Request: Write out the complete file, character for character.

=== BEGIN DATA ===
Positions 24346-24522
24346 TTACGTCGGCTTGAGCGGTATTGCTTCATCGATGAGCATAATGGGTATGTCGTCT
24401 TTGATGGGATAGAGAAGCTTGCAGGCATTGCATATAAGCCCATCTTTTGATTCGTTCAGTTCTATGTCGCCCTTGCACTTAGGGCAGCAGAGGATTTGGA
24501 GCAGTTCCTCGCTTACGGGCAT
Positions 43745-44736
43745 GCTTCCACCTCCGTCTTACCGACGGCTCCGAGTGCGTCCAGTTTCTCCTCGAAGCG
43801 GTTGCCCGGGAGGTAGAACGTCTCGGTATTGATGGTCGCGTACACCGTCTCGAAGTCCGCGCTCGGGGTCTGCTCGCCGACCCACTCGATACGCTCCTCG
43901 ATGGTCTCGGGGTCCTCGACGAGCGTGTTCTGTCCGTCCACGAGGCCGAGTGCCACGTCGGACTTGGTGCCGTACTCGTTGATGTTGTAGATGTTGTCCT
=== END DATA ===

Positions 24346-24522
24346 TTACGTCGGCTTGAGCGGTATTGCTTCATCGATGAGCATAATGGGTATGTCGTCT
24401 TTGATGGGATAGAGAAGCTTGCAGGCATTGCATATAAGCCCATCTTTTGATTCGTTCAGTTCTATGTCGCCCTTGCACTTAGGGCAGCAGAGGATTTGGA
24501 GCAGTTCCTCGCTTACGGGCAT
Positions 43745-44736
43745 GCTTCCACCTCCGTCTTACCGACGGCTCCGAGTGCGTCCAGTTTCTCCTCGAAGCG
43801 GTTGCCCGGGAGGTAGAACGTCTCGGTATTGATGGTCGCGTACACCGTCTCGAAGTCCGCGCTCGGGGTCTGCTCGCCGACCCACTCGATACGCTCCTCG
43901 ATGGTCTCGGGGTCCTCGACGAGCGTGTTCTGTCCGTCCACGAGGCCGAGTGCCACGTCGGACTTGGTGCCGTACTCGTTGATGTTGTAGATGTTGTCCT